Being pink

Friday, 11 February, 2011
Nikki Lordan, WINE.CO.ZA
The thing with rosé is that it's like a badly publicised celebrity; whether you love it or loathe it; it still is one of the most discussed topics in publications and conversations around the world. In fact, it's probably getting more publicity than any other wine and is fast becoming one of the top-sellers world-wide.
Two different methods can be used in producing rosé wine, either by blending red wine and white wine together for a pink wine or taking red grapes, leaving little or no skin contact and “bleeding” the juice from the tank at regular intervals (aka the saignée method). The latter is traditionally used in France and is also known as blanc de noir, literally meaning “white from black”. Rosé made by this method tends to be much more complex and integrated, compared to one made by simply blending red and white wine together.

The question wine tasting panels are asking and some winemakers are fighting for is this: How serious can rosé be? A good rosé, they say, should be fruity (predominantly red fruit such as cherries and strawberries), fresh, youthful with a lively acidity. The Wine Opus describes the perfect rosé as “crisp, juicy and dry as a bone”. Its attractive colour, ranging from salmon to bright pink, makes it a summer wine, just like Sauvignon blanc, drunk in most cases on picnics or at lazy lunches. So, quickly assembled a line-up of rosé wines to see whether South Africa is on par with the world’s brightest pinks to the most subtle of salmon.

The one great thing about rosé is the vastly different styles that can be produced, which is all dependable on the grapes the winemakers choose to use. While Pinot noir, Mourvedre and Grenache are considered to produce more fruit variations, varieties such as Cabernet franc, Petit Verdot and Cinsaut result in far too tannic variations, leaving a slightly bitter taste on the back palate. Shiraz and Pinotage is by far the most popular variety to use for rosé wines in South Africa and produce mild styles that can swing to either side of the pendulum, depending on the level of extraction.

Standard rosés made in the south of France are predominantly produced from Grenache and sometimes Mourvedre. Grenache, being a variety that lacks colour but surprises with abundant fruit, makes for the most refreshing, fruity rosé wines. Yet it does sometimes happen that varieties used are not suitable for the delicate disposition of rosé.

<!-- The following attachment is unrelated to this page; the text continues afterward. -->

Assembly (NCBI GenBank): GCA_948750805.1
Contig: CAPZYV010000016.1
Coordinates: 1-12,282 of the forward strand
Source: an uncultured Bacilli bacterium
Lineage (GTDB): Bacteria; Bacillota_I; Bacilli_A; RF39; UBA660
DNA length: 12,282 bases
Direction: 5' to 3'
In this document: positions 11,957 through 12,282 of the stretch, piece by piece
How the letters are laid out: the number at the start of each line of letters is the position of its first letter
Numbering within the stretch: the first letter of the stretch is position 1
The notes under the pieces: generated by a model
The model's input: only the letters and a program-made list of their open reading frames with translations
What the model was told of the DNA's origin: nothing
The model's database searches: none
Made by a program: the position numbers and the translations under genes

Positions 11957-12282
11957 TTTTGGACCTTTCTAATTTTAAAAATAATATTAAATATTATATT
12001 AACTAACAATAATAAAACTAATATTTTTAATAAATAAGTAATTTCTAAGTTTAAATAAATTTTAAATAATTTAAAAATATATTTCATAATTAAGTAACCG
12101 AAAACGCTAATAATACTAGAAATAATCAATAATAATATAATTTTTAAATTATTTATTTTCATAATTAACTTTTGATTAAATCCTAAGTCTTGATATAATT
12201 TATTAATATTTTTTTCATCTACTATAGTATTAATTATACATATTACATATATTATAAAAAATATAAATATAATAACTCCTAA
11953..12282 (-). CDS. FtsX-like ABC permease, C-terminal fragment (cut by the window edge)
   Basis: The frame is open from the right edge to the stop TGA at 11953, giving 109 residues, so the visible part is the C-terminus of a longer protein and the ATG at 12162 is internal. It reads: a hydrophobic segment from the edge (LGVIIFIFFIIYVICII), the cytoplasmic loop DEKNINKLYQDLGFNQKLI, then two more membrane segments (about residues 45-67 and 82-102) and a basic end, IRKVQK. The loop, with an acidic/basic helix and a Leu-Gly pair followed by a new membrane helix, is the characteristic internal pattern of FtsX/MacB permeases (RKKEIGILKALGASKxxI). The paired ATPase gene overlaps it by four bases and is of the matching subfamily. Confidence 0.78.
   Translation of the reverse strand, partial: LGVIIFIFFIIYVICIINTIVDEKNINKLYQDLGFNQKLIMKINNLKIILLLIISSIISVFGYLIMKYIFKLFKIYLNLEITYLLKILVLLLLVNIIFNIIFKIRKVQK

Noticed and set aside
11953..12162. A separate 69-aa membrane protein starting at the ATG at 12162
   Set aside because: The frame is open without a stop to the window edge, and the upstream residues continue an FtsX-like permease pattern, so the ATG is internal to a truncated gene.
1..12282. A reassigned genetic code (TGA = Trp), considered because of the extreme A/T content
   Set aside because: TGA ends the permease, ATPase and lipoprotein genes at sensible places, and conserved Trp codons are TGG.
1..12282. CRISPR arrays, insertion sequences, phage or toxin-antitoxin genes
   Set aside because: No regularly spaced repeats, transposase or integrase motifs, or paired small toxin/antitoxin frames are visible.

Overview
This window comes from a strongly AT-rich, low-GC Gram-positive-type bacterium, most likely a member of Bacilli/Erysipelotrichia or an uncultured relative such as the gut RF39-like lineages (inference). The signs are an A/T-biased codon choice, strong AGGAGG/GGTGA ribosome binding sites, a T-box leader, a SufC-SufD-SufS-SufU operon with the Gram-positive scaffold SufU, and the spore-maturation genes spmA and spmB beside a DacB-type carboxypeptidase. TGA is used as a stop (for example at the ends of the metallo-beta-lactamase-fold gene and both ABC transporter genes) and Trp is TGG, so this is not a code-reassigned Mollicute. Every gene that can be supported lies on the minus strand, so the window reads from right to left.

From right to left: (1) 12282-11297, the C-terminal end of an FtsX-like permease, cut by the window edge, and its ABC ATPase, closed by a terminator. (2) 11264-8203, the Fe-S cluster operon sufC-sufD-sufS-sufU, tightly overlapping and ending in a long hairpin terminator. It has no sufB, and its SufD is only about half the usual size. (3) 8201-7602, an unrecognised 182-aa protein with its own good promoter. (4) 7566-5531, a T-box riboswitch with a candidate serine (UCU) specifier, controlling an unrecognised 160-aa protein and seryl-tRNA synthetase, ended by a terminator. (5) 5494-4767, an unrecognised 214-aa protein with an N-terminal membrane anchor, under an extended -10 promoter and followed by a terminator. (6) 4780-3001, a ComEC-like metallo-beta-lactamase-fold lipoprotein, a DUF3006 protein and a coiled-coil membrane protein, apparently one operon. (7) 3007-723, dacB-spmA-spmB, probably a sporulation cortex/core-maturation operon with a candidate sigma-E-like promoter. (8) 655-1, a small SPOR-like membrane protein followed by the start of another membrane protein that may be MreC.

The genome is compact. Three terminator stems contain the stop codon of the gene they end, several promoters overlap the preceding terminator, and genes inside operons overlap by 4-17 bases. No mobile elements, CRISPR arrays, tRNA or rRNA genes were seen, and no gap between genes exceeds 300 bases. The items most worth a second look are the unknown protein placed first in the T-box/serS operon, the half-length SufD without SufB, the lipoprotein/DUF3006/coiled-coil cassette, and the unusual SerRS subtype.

Another problem with rosé tends to be alcohol levels. The riper the grapes, the less you’ll struggle with sharp tannins, though light in style and colour, rosé should not have the same tannic structure and alcohol levels as a red wine. Aiming to be a fresh and fruity style and sometimes even described as a wine “bursting with romance and passion”, burning alcohol is a definite no-go when producing rosé. No point in a picnic if you’re going to have trouble finding your car again.

While rosé is devoured on the Mediterranean coast, it is far from a favourite variety at home. Most dry, saignée style rosé wines have only popped up in the last decade with naturally sweet styles still the most popular among South African drinkers. The Waterkloof Circumstance Cape Coral 2009, however, is made in Mediterranean style with 100% Mourvedre as base wine. It’s fruity, refreshing on the palate and dry as a bone.

A wine that differs completely in style is the Peter Falke Blanc de Noir 2009. Based on 100% Cabernet Sauvignon, this rosé is a very light salmon to brown onion skin colour. A serious wine, compared to the Waterkloof, and it shows more palate weight and texture and an elegant finish.

Another to take note of is the Jordan Chameleon Rosé 2010, made from 55% Shiraz and 45% Merlot grapes. Flavours of red berries dominate this style thanks to the majority of Shiraz while the Merlot lends its elegance and weight to the palate.

Since fruit is the imperative factor in rosé, variety and terroir is central in the production of this style. While bitterness and stark tannic structures can relate to the extraction method, egg white finings are done to reduce any tannic harshness that may result in the end product.

The choice of variety is always an interesting one when working with rosé. Cabernet Sauvignon provides fruit and elegance, Mourvedre and Shiraz increases the risk of a reductive wine, while with Pinotage, colour extraction is optimal. Local rosé producers prefer, on average, to use Pinotage as choice of variety and, providing great care is taken during extraction, it should produce a wine rich in colour and fruit. The Leopard’s Leap Lookout Rosé 2009, 100% Pinotage based was a favourite amongst tasters as a very easy-drinking, fruit-bomb style wine with a dry, lingering finish.

Like any middle child, rosé is a wine of delicate nature. It can blossom as a superlative quaffer or crash down in complete disaster. Though it still struggles to get the same recognition as other more “serious” styles, let’s hope this unique wine will grow into something more than just a Valentine’s wine.